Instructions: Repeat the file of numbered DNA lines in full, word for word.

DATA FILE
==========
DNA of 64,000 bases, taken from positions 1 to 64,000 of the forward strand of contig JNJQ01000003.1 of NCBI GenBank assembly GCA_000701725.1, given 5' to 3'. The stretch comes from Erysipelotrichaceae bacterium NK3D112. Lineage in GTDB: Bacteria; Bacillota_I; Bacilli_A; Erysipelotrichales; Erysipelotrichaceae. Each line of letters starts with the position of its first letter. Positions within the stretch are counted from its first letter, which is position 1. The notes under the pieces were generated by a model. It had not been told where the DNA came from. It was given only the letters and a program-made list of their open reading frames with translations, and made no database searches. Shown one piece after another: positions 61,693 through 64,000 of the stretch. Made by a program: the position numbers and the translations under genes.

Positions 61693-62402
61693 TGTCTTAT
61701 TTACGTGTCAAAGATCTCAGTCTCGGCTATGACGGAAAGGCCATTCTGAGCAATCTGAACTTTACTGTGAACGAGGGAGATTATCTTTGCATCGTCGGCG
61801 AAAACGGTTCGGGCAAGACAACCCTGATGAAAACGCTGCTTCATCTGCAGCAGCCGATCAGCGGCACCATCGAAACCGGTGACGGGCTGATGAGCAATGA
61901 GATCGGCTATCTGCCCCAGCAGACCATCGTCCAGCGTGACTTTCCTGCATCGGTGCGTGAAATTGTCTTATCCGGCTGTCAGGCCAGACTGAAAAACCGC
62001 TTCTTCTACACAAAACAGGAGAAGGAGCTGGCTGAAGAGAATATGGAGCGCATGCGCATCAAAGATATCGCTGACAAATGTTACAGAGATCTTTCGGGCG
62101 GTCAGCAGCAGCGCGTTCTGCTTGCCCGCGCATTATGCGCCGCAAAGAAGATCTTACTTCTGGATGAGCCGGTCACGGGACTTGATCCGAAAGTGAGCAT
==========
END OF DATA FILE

DNA of 64,000 bases, taken from positions 1 to 64,000 of the forward strand of contig JNJQ01000003.1 of NCBI GenBank assembly GCA_000701725.1, given 5' to 3'. The stretch comes from Erysipelotrichaceae bacterium NK3D112. Lineage in GTDB: Bacteria; Bacillota_I; Bacilli_A; Erysipelotrichales; Erysipelotrichaceae. Each line of letters starts with the position of its first letter. Positions within the stretch are counted from its first letter, which is position 1. The notes under the pieces were generated by a model. It had not been told where the DNA came from. It was given only the letters and a program-made list of their open reading frames with translations, and made no database searches. Shown one piece after another: positions 61,693 through 64,000 of the stretch. Made by a program: the position numbers and the translations under genes.

Positions 61693-62402
61693 TGTCTTAT
61701 TTACGTGTCAAAGATCTCAGTCTCGGCTATGACGGAAAGGCCATTCTGAGCAATCTGAACTTTACTGTGAACGAGGGAGATTATCTTTGCATCGTCGGCG
61801 AAAACGGTTCGGGCAAGACAACCCTGATGAAAACGCTGCTTCATCTGCAGCAGCCGATCAGCGGCACCATCGAAACCGGTGACGGGCTGATGAGCAATGA
61901 GATCGGCTATCTGCCCCAGCAGACCATCGTCCAGCGTGACTTTCCTGCATCGGTGCGTGAAATTGTCTTATCCGGCTGTCAGGCCAGACTGAAAAACCGC
62001 TTCTTCTACACAAAACAGGAGAAGGAGCTGGCTGAAGAGAATATGGAGCGCATGCGCATCAAAGATATCGCTGACAAATGTTACAGAGATCTTTCGGGCG
62101 GTCAGCAGCAGCGCGTTCTGCTTGCCCGCGCATTATGCGCCGCAAAGAAGATCTTACTTCTGGATGAGCCGGTCACGGGACTTGATCCGAAAGTGAGCAT